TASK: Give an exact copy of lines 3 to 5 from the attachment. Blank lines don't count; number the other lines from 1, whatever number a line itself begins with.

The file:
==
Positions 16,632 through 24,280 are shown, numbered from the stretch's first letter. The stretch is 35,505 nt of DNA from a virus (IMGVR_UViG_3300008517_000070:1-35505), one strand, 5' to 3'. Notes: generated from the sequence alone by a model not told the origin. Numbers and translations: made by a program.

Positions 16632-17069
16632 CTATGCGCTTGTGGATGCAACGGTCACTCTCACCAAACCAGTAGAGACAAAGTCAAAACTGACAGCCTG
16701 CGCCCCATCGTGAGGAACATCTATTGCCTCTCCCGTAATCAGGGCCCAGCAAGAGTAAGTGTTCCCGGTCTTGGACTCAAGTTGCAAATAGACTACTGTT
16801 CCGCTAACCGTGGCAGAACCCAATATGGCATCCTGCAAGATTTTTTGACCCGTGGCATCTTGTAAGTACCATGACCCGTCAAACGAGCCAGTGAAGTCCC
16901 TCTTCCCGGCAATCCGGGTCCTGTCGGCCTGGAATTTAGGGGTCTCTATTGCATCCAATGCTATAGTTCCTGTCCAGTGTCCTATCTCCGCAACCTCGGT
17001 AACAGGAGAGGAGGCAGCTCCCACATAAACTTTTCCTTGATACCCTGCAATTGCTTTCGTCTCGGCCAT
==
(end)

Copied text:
16632 CTATGCGCTTGTGGATGCAACGGTCACTCTCACCAAACCAGTAGAGACAAAGTCAAAACTGACAGCCTG
16701 CGCCCCATCGTGAGGAACATCTATTGCCTCTCCCGTAATCAGGGCCCAGCAAGAGTAAGTGTTCCCGGTCTTGGACTCAAGTTGCAAATAGACTACTGTT
16801 CCGCTAACCGTGGCAGAACCCAATATGGCATCCTGCAAGATTTTTTGACCCGTGGCATCTTGTAAGTACCATGACCCGTCAAACGAGCCAGTGAAGTCCC